The U.S. Supreme Court on Monday gave Microsoft Corp’s (MSFT.O) LinkedIn Corp another chance to try to stop rival hiQ Labs Inc from harvesting personal data from the professional networking platform’s public profiles – a practice that LinkedIn contends threatens the privacy of its users.
The justices threw out a lower court ruling that had barred LinkedIn from denying hiQ access to the information that LinkedIn members had made publicly available.
At issue is whether companies can use a federal anti-hacking law called the Computer Fraud and Abuse Act, which prohibits accessing a computer without authorization, to block competitors from harvesting or “scraping” vast amounts of customer data from public-facing parts of a website.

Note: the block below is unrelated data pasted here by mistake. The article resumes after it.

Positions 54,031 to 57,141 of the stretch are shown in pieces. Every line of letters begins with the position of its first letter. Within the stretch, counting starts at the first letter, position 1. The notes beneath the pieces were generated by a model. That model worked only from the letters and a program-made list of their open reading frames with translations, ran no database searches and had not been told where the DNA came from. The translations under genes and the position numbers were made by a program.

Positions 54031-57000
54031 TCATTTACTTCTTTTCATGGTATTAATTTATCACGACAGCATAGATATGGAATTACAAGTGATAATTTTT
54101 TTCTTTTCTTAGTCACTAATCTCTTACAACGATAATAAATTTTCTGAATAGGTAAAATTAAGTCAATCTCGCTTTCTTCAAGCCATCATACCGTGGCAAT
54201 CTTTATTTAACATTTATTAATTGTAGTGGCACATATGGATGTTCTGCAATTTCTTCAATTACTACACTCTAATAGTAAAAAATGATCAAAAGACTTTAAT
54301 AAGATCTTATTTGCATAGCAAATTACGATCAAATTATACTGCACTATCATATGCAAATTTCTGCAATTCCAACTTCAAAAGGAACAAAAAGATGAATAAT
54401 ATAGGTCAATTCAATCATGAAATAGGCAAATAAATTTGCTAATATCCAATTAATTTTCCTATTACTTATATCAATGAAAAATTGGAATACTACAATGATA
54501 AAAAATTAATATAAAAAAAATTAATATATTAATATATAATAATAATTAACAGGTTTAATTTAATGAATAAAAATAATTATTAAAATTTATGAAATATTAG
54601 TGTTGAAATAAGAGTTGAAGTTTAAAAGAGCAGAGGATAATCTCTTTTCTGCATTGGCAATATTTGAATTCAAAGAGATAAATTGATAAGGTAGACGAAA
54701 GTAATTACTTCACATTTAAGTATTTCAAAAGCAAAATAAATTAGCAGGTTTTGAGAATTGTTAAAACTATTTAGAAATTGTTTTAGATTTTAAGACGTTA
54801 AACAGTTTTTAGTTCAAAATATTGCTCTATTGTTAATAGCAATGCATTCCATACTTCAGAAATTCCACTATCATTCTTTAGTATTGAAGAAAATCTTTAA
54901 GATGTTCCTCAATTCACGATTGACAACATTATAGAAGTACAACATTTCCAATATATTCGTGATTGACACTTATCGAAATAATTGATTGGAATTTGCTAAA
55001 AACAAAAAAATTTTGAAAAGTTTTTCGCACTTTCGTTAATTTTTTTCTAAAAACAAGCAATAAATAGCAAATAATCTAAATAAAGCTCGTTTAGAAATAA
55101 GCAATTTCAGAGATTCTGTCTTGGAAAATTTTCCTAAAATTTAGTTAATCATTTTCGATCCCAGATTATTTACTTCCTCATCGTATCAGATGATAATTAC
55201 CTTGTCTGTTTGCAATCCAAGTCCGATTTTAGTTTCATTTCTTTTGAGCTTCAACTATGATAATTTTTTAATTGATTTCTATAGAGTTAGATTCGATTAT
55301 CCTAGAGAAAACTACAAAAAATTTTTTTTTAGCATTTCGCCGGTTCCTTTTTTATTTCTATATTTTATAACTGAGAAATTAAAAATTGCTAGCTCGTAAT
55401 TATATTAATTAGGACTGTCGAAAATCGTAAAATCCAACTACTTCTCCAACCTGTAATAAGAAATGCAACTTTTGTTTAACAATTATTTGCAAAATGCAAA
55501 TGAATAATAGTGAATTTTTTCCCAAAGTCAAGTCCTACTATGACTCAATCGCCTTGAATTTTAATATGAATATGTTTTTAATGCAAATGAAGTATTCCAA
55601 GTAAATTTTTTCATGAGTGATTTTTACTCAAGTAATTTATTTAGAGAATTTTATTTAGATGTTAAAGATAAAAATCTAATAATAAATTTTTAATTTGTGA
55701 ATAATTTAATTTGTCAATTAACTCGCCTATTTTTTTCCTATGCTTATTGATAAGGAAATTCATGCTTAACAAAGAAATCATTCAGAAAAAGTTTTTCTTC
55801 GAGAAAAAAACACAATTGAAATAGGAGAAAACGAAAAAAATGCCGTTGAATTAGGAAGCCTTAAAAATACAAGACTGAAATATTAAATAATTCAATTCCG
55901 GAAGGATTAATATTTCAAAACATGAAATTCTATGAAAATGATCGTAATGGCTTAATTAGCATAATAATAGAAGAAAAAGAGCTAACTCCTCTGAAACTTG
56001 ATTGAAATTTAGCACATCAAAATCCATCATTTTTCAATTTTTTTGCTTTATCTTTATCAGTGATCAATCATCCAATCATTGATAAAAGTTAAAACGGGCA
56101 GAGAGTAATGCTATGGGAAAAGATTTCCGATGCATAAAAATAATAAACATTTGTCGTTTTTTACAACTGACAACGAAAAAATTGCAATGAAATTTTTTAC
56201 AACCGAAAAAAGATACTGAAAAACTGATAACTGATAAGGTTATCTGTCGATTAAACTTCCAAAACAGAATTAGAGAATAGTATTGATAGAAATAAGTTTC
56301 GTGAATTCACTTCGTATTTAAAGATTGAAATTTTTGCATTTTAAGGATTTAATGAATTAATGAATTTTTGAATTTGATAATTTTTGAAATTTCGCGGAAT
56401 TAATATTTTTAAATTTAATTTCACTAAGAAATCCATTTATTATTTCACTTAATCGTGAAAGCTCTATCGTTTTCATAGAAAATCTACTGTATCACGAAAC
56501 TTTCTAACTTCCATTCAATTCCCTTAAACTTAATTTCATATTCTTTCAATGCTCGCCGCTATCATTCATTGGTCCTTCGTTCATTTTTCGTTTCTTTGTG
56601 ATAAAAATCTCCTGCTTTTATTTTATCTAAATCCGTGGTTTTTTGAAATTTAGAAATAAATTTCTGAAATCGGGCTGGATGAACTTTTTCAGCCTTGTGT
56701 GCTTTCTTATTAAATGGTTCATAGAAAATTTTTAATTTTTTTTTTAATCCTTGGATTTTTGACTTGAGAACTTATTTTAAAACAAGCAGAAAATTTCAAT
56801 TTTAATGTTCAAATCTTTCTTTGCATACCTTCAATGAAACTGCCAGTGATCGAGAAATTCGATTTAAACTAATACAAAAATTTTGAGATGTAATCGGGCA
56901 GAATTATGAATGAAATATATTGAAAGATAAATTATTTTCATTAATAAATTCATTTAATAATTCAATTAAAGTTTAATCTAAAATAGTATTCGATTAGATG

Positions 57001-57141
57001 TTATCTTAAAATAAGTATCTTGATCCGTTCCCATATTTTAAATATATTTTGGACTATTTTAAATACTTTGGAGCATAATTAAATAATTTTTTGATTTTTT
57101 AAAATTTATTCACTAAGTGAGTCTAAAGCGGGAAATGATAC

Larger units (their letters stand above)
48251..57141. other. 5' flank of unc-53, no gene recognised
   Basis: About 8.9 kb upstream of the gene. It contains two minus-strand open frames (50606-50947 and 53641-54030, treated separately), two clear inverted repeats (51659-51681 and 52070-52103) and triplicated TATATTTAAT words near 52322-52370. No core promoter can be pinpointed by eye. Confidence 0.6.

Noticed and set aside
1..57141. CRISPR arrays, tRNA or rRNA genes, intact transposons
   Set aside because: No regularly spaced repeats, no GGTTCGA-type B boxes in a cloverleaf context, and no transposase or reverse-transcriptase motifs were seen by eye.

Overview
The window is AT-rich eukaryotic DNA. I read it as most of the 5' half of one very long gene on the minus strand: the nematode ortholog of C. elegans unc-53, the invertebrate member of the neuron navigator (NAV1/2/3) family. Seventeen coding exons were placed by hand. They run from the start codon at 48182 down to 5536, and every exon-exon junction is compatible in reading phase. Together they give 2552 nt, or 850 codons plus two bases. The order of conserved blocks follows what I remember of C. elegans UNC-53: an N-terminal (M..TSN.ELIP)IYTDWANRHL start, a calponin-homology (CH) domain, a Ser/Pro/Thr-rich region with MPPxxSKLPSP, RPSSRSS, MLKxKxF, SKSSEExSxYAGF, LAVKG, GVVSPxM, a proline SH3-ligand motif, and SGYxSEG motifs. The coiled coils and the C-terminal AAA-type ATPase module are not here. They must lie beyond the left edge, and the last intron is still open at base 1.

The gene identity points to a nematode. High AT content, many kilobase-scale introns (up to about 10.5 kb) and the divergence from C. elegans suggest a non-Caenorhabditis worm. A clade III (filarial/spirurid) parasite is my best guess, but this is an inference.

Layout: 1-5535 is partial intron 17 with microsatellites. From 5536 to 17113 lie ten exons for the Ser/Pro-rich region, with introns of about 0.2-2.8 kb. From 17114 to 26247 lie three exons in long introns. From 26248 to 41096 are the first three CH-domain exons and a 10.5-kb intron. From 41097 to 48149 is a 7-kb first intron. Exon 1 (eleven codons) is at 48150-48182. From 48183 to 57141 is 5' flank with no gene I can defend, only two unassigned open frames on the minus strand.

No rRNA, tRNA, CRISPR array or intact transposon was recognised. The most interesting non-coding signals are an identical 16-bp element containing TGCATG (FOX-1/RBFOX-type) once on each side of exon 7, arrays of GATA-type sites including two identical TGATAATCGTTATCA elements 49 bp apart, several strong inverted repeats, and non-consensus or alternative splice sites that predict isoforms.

The 9th Circuit in 2019 blocked LinkedIn from cutting off hiQ while the litigation continued, ruling that the law at issue likely does not apply in situations in which no authorization is needed to access the data that users have made publicly available.
LinkedIn told the Supreme Court that hiQ’s software “bots” can harvest data on a massive scale, far beyond what any individual person could do when viewing public profiles.
LinkedIn in April said that some of the publicly viewable data of its users had been scraped and posted for sale.
Interesting case to follow, if the bots/scraping ends up damaging the site / taking up resources, or just slurping down so much more than any amount of humans, should it be allowed if it’s public info on a site like LinkedIn? The terms of service probably says no, but if the bot did not agree to that… ?
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